Board of Tax Appeals Rules Video Programming is Not Taxable Tangible Personal Property in Louisiana

The Louisiana Board of Tax Appeals granted summary judgment in favor of the taxpayer in an order dated March 14, 2024, in the case DirecTV LLC v. City of Baton Rouge, Docket No. L01329. The local parishes in this case argued that Video-on-Demand (VOD) and Pay-Per-View (PPV) programming should be taxed as and considered to be tangible property due to the fact the definition includes items that “can be seen, weighed, measured, felt, touched, or is in any other manner perceptible to the senses”, which would include streaming programs. DirecTV argued that what they were selling was not the streamed videos, but rather the access to the programming itself, which would be tax exempt under both the 1996 Federal Telecommunications act as well as under Louisiana Code La. R.S. 47:305. At issue was the audit of DirecTV’s sales and use tax returns for the periods December 2015 through June 2019 where the local parishes issued assessments for sales and use tax on the sale of VOD and PPV programming. DirecTV appealed for redetermination of these assessments to the Board of Tax Appeals.

In their consideration, the Board of Tax Appeals (Board) noted many times that what DirecTV’s customers were paying for was not the PPV or VOD content itself, but rather the right to access the content through exclusive broadcasts. Though content could be saved to a local device, the ability to view this was dependent on the continued subscription to the DirecTV services, highlighted by the fact that even if a customer had paid for a VOD or PPV program, if they lapsed in their subscription, viewing access could be stopped even if they were in the middle of the saved program. Further, the Board noted that if they were to interpret perceptibility as the criteria for taxation, then no exemption would exist for any form of broadcast, and the only portions of the exemption in La. R.S. 47:305 which would survive would be installation and maintenance work. The Board’s decision rejected the parishes’ argument in this case, noting that what DirecTV is actually selling is the subscription service and the temporary authorization to view programs. Finally, La. R.S. 47:301(x), excludes television AV programming as well as digital products delivered electronically from taxable telecommunication services, so even if they did find the VOD and PPV programs to be tangible personal property, they would be exempt from the tax the parishes were trying to assess.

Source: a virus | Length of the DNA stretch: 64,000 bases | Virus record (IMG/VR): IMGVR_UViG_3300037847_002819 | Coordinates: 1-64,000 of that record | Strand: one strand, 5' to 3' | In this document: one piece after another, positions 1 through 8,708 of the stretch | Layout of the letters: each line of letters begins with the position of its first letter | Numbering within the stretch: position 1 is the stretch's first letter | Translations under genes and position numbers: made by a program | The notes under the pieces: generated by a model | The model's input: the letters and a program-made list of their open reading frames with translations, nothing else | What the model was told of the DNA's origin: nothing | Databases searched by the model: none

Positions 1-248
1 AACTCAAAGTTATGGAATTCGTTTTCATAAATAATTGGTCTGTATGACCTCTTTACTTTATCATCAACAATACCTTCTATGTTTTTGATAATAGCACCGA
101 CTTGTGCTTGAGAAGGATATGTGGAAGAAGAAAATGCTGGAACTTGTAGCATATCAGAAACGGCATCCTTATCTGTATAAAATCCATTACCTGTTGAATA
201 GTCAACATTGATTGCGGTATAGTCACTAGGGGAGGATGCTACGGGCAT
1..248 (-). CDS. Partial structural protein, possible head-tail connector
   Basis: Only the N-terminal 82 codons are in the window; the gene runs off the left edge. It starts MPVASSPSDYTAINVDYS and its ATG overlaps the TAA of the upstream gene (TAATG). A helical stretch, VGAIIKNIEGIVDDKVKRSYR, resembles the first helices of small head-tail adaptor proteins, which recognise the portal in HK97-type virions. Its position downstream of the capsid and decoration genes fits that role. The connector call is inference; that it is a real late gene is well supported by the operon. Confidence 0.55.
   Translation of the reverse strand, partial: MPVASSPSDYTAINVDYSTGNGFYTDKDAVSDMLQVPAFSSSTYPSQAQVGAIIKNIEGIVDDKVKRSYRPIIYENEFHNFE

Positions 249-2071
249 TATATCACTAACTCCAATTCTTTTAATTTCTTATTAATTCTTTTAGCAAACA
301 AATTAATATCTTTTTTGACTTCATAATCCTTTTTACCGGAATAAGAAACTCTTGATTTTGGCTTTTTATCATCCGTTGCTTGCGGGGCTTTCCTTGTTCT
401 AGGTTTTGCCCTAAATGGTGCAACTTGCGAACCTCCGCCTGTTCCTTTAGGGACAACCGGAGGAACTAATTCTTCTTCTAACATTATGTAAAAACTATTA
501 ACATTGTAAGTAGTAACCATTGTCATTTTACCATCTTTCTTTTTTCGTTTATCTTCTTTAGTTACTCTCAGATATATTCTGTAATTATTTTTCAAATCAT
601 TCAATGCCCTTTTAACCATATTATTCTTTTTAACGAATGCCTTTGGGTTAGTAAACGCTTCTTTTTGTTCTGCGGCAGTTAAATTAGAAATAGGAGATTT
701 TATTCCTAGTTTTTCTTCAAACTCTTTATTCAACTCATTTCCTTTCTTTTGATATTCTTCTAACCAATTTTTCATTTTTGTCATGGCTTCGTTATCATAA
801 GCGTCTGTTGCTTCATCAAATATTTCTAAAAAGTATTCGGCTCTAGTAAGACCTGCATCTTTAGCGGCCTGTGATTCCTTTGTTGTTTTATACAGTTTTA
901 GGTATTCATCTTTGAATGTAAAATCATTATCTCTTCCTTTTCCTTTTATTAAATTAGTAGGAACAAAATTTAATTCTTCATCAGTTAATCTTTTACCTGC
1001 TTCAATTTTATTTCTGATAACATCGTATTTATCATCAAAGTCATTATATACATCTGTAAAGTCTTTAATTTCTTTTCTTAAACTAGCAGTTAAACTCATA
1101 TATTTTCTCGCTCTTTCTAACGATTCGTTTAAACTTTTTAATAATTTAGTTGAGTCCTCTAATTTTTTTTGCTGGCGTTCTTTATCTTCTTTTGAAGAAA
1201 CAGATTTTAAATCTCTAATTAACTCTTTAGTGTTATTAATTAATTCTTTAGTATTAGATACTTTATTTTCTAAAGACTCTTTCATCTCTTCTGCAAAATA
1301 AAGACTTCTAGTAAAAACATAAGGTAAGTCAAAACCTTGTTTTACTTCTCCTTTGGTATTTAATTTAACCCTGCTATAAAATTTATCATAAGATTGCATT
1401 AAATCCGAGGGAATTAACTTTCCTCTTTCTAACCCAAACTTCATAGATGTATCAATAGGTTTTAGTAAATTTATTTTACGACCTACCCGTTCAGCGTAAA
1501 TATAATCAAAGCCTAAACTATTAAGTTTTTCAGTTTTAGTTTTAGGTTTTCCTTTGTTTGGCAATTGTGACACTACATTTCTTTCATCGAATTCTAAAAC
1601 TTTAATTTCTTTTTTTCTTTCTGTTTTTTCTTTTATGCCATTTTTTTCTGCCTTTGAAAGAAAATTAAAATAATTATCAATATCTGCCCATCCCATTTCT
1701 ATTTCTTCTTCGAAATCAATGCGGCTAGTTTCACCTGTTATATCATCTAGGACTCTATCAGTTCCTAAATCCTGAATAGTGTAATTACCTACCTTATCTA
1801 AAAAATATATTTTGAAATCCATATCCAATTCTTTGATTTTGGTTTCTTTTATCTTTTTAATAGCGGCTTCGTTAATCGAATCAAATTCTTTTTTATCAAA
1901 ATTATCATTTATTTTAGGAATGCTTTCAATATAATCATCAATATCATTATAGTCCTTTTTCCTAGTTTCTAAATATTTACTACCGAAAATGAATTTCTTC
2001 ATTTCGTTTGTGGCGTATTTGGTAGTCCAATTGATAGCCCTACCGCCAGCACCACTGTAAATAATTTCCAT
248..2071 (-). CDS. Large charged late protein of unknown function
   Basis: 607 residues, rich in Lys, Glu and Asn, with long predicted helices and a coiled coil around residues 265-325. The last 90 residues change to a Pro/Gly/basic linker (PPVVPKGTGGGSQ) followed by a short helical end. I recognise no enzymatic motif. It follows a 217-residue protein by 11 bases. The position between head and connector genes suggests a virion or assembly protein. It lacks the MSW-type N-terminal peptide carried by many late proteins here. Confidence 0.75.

Taxpayers need to be conscious of what they are actually selling and how that factors in to the tax code. DirecTV had a particularly strong argument on many fronts in this case due to their ability to successfully argue what they were selling was ongoing subscriptions to programming, and they were able to prove they should not be taxed on these sales for many reasons under both state and federal law. Clarity is key in making many decisions related to taxability of products, as highlighted in this case. (DirecTV LLC v. City of Baton Rouge, Docket No. L01329, Louisiana Board of Tax Appeals, Order dated 14 March 2024, signed by Local Tax Judge Cade R. Cole)

Posted on April 18, 2024